St. Vincent de Paul has been contracted to operate the shelter aspect. The county is working to establish Occupy Medical as the medical screening resource. The city of Eugene, which has an existing network of outreach teams, will provide street outreach to make unhoused individuals aware of the sites and what services are available once both sites are open.
Participation in the service is voluntary. Only the individuals staying at one of the locations overnight will have access to the facilities. Lane County Environmental Health employees are assisting with set up of both sites to ensure that proper social distancing can be observed.
The fairgrounds general shelter site opens today. The county plans to open the Wheeler Pavilion tomorrow. The Springfield location should open tomorrow, too.
Wednesday, March 25
Lane County Public Health announced two new positive tests. One is a woman in her 60s who lives in a private residence in Eugene-Springfield. She is currently medically stable at home, and she likely got the illness from domestic travel. The other is a man in his 30s who lives in Eugene-Springfield. He’s also medically stable at his home.
These two cases make the county’s known positive tests to seven.
Although the 30-year-old is the first person in that age range to test positive in Lane County, Oregon Health Authority’s data shows 12 percent of positives are 30 to 39 (32 positives statewide). The age range with the most positives is are 60 to 69 year olds (21 percent accounting for 57 cases). A close second are those aged 40 to 49 (20 percent, with 55 cases).
Tuesday, March 24
Lane County Public Health reports that it “was notified this afternoon that a test submitted by a local provider came back positive for COVID-19.”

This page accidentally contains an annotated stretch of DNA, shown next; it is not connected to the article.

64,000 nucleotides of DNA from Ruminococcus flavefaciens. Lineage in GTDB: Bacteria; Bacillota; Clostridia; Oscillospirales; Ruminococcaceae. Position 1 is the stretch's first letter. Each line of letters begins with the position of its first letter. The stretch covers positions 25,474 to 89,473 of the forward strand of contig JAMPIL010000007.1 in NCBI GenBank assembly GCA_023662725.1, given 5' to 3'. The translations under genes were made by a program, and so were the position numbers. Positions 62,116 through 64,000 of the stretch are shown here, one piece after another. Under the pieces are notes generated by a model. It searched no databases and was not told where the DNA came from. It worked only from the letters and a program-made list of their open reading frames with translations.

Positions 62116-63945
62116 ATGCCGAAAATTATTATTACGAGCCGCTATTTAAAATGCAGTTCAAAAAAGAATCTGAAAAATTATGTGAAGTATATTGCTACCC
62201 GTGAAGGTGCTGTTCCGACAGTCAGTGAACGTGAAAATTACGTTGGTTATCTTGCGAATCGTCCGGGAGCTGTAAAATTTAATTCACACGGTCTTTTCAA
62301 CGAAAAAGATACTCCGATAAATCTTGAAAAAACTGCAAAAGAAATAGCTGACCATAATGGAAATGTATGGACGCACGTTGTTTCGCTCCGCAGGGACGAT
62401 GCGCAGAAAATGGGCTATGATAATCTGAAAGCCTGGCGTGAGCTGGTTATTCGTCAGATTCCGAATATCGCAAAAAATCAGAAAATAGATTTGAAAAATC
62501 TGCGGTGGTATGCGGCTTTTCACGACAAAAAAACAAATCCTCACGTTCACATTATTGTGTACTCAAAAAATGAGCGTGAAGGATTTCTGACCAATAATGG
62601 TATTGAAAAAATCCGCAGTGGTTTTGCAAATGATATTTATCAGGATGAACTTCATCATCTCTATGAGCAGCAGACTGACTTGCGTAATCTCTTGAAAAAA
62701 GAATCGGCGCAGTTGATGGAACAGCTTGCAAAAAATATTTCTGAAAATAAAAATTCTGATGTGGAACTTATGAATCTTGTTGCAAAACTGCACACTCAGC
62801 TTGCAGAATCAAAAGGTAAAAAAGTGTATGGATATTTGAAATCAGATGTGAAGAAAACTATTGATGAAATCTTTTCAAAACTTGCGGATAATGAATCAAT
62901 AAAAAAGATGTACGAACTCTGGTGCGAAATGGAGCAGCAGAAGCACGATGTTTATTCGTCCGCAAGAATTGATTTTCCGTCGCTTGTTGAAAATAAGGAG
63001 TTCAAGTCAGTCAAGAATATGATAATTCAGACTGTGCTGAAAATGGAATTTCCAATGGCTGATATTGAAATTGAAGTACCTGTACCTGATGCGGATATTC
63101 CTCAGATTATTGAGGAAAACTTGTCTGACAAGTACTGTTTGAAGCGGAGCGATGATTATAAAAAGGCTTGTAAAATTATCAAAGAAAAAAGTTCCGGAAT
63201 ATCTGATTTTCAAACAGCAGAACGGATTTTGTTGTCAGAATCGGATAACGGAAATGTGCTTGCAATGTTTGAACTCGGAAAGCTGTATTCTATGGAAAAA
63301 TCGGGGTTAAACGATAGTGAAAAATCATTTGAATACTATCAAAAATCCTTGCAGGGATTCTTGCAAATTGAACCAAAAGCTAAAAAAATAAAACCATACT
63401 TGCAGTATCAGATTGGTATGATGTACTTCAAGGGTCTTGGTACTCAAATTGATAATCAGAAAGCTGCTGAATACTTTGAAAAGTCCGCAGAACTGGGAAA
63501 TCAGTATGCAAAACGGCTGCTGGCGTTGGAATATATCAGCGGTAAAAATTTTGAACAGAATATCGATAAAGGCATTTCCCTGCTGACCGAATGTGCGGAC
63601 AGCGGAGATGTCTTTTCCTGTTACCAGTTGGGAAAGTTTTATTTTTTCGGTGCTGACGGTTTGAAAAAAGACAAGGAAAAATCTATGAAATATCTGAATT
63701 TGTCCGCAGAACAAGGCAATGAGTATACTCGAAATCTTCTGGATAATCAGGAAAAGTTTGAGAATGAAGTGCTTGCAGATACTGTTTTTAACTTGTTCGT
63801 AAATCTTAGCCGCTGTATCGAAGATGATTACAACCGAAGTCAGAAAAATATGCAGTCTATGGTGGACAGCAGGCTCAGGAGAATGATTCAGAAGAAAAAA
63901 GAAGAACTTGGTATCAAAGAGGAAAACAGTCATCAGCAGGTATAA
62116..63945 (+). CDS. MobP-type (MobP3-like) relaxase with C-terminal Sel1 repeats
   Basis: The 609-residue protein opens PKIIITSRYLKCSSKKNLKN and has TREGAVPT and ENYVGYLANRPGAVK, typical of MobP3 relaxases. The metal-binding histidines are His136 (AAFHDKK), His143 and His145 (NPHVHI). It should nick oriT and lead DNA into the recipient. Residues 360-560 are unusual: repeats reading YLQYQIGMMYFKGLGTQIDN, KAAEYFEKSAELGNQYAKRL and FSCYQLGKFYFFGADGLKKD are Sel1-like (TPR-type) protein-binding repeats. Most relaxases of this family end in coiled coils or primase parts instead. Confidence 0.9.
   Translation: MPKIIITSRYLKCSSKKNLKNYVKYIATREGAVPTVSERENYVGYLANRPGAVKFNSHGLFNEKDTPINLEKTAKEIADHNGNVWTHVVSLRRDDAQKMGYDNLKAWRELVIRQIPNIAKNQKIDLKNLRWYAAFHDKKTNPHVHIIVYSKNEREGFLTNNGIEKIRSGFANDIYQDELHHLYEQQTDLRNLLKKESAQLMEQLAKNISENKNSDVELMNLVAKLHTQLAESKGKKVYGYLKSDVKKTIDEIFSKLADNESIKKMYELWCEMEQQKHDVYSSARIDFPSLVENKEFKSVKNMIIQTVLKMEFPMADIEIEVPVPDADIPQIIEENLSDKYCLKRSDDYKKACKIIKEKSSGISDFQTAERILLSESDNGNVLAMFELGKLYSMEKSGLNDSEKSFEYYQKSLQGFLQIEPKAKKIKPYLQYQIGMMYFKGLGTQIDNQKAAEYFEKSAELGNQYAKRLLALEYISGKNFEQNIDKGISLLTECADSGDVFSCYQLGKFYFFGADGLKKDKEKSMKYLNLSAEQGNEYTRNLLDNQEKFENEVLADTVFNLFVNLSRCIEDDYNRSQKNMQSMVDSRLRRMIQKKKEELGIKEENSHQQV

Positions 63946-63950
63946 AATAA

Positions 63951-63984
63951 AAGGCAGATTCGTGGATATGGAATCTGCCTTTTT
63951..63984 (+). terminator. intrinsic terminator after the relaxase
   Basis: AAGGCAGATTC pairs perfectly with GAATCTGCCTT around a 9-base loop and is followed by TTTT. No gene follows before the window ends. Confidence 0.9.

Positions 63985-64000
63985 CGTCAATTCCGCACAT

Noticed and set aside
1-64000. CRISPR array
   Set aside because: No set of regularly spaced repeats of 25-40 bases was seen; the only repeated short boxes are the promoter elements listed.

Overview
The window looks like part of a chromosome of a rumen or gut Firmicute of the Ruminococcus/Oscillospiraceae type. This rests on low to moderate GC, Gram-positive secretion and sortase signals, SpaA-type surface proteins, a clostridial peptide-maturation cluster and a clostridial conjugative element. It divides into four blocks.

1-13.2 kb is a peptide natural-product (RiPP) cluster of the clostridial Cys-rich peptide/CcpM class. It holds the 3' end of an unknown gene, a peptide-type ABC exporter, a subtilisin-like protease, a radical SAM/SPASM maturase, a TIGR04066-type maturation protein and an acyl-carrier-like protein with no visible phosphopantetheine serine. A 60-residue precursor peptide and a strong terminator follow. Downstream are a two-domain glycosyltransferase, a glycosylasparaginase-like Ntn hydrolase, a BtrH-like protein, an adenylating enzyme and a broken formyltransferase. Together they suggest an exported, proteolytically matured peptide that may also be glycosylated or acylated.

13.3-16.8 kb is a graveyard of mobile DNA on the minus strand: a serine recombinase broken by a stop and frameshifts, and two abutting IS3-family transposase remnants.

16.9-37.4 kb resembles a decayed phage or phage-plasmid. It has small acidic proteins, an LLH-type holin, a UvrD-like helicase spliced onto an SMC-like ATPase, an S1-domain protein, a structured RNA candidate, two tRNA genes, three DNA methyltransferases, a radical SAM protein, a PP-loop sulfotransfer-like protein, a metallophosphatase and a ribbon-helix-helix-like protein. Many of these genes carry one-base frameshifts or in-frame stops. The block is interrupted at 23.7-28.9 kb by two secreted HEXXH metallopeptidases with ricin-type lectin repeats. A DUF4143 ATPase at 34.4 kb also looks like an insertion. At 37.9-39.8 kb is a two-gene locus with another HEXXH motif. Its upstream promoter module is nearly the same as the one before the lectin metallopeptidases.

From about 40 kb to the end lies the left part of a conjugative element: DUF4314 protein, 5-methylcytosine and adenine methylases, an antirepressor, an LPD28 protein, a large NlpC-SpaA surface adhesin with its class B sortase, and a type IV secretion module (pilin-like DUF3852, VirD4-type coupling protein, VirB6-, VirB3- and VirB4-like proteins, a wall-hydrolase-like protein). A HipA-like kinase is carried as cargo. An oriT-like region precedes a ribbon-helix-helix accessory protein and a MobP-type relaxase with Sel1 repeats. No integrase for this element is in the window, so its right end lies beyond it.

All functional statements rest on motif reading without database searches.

This is the fifth positive test in Lane County. LCPH says that it is a woman in her 40s “who lives in a private residence in Eugene-Springfield.” The county said the woman contracted the virus from domestic travel within the state. The woman is at home, “following all LCPH recommendations, and is medically stable,” the press release says. It also says there will be more information shared tomorrow, if available.
Anyone who had contact with the woman will be contacted by LCPH “so they can work with their health care provider on next steps.” And if “a public contact exposure point is identified, that information will be shared with the public,” LCPH says.
Monday, March 23
After a confusing press conference Friday, March 20, and a ton of Oregonians flocking to the Oregon Coast, Gov. Kate Brown has ordered everyone in the state to stay at home to the maximum extent possible to “flatten the curve.”
“I started by asking Oregonians to stay home and practice social distancing. Then I urged the public to follow these recommendations,” she said. “Instead, thousands crowded the beaches of our coastal communities, our trails, our parks, and our city streets, potentially spreading COVID-19 and endangering the lives of others across the state. Now, I’m ordering it. To save lives and protect our community.”
The order closes playgrounds, sports courts, skate parks and other outdoor recreation facilities. It also shuts down retail businesses where personal contact is difficult to avoid, such as arcades, barbers, theaters, fitness facilities and more. Businesses not closed by the order are now required to implement social distancing measures or work-at-home options when possible. For the full list of closures, see the governor’s order.
Those who don’t follow the order are considered an immediate danger to public health and subject to a Class C misdemeanor.
At the same time as Brown notified the order, Lane County Public Health spokesperson Jason Davis told people about the fourth living person to test positive for COVID-19 in the county. The woman in her 70s is still hospitalized. Davis said the woman had experienced unexplainable fatigue along with a dry cough and fever. He said that people should monitor fatigue levels and if it’s not because of allergies or emotional, keep vigilant of whether it could be COVID-19.
He also said the county’s emergency business loan was overwhelmed with applicants since the application process began. In the future, the county is working with the private industry to secure additional funds for impacted businesses.
The New York Times is also reporting that for many COVID-19 patients, the loss of smell or taste is a symptom.